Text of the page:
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Supreme Court Decision: How Mallory v. Norfolk Southern Railway Alters Personal Jurisdiction

Supreme Court Decision: How Mallory v. Norfolk Southern Railway Alters Personal Jurisdiction
Wednesday, July 12, 2023

Personal jurisdiction is the legal concept governed by the Fourteenth Amendment to the US Constitution which states that courts can only assert their authority over people or businesses that have some connection to that state.

The Supreme Court Decision Has Turned an Entire Area of Law on its Head.

An individual who lives in New York is subject to the jurisdiction of New York courts, and an out-of-state resident who commits a tortious act in New York is also subject to the jurisdiction of New York courts.  However, the concept of personal jurisdiction also protects citizens of each state from being dragged to court in far-away states without a good reason. For example, it would be unfair for a court in Hawaii to be able to assert its jurisdiction over someone who lives in New York without any connection to Hawaii.  If you were sued in Hawaii, you could have to travel there to court, hire local lawyers, and incur significant expenses to defend yourself in court there.  However, if a resident of New York were to go to Hawaii and, say, negligently hit someone with a car there, then the law says that a Hawaii state court can assert its jurisdiction over the New York resident. The reason being that the New York resident committed a wrong while in the state of Hawaii.

The Law of Personal Jurisdiction for Businesses and Corporations

The law of personal jurisdiction for businesses and corporations was even more complex than the law as it pertained to an individual. Generally, a business is subject to personal jurisdiction for ANY type of case where it is registered to conduct business, or where it has its principal place of business. If a business is registered in Delaware but is headquartered in New York, anyone could bring a lawsuit against that business for any type of case, in Delaware or New York, regardless of where the incident happened.

However, a business can be subject to personal jurisdiction in other states too. If a business conducts business in another state (besides where it is registered or has its principal place of business), the business could be subject to jurisdiction there too. Until now, a business was generally subject to personal jurisdiction in another state only to the extent that the potential lawsuit relates to the business’s conduct in that state.  If a Delaware/New York company sold products in Ohio, an Ohio court could only exercise jurisdiction over the company if the lawsuit arose out of the company’s conduct in Ohio.  So, if the company sold a bad product to someone in Ohio, that person could sue the company in Ohio.  However, if someone had an unrelated dispute with the company without any nexus to the sale of products in Ohio, they would have to bring that lawsuit to New York or Delaware, not Ohio.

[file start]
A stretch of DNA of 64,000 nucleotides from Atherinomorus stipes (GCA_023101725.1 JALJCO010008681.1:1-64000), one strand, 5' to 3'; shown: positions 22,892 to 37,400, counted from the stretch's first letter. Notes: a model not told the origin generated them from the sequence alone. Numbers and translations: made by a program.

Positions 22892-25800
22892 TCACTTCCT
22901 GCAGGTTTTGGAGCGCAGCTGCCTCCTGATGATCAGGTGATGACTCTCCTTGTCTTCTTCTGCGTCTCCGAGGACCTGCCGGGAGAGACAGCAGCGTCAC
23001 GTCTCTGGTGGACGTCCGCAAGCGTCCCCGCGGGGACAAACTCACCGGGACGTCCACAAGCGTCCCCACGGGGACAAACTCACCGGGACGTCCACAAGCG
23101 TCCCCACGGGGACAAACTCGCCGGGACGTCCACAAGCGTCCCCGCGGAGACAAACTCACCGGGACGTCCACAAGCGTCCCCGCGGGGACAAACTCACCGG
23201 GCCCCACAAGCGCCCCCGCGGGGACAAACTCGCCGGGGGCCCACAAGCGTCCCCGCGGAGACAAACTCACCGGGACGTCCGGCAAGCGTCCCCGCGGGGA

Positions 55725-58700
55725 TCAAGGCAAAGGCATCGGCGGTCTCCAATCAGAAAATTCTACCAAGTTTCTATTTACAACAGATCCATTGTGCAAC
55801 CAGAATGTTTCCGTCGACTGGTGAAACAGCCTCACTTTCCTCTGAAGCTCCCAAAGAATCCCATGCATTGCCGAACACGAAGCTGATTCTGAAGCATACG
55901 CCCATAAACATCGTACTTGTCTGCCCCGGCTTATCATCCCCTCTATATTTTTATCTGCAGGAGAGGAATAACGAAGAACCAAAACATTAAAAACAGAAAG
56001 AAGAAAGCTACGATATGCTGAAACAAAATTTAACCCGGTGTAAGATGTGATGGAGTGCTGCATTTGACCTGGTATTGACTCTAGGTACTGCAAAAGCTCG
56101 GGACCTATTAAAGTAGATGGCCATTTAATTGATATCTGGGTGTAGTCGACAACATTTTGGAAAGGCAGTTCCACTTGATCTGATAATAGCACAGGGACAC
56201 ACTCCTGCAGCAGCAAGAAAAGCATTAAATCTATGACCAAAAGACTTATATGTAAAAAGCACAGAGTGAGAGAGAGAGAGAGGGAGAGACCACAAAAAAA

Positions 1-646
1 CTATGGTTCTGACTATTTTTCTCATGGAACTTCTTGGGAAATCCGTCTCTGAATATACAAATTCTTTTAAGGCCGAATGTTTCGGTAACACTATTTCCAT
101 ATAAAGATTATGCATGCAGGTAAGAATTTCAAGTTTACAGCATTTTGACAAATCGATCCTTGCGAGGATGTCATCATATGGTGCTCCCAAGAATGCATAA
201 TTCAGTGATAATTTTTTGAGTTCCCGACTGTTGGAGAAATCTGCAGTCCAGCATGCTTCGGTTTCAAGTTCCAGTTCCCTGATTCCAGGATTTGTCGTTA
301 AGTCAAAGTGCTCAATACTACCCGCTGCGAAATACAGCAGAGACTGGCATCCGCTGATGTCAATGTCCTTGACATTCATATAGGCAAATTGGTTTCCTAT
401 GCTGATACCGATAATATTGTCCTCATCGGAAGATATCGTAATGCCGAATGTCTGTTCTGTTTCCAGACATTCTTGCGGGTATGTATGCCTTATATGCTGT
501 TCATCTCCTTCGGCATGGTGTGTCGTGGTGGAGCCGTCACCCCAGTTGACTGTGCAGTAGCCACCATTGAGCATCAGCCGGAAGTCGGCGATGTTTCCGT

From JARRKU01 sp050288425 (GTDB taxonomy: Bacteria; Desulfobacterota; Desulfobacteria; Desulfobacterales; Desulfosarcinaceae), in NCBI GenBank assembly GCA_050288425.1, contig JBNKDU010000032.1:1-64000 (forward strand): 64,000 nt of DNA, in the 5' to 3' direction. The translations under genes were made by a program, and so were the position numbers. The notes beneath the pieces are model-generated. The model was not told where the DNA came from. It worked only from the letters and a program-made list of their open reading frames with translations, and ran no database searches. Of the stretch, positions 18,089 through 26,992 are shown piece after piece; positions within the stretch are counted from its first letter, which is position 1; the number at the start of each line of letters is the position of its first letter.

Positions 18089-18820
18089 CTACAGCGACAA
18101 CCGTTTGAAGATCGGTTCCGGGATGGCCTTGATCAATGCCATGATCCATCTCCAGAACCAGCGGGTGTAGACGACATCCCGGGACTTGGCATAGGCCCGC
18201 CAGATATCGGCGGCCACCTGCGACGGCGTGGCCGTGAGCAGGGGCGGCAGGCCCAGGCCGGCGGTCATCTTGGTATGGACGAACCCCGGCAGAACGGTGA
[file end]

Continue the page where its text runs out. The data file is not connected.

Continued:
The Supreme Court’s New Ruling Significantly Changes This Body of Law

Now, with the Supreme Court’s new ruling in Mallory v. Norfolk Southern Railway, this body of law has been significantly changed. In Mallory, the plaintiff was a Virginia resident who worked for defendant Norfolk Southern Railway – a Virginia company – in Virginia and Ohio.  Mallory brought a lawsuit against Norfolk Southern Railway in the state of Pennsylvania.  Although Norfolk Southern was primarily registered in Virginia, and had its principal place of business in Virginia, Norfolk Southern was also registered to do business in Pennsylvania as a condition of doing business there at all.

In what some have described as a surprise ruling, the Supreme Court held that a company can be sued for anything in any state where it is registered to do business, not just its primary registration. Regardless of whether the lawsuit has anything to do with the business’s conduct in that state. In other words, it seems from the ruling that a state can assert “general jurisdiction” over a company for any claims if that company is registered to do business in that state.

What does this mean for people who have been injured in accidents?

Personal injury plaintiffs could now have a broader choice of where to bring a potential lawsuit.  This could be advantageous because there are some states that have more plaintiff-friendly laws than others. If you’ve been injured by the negligent conduct of a person or company, contact Grandelli & Eskenasi for a free consultation.




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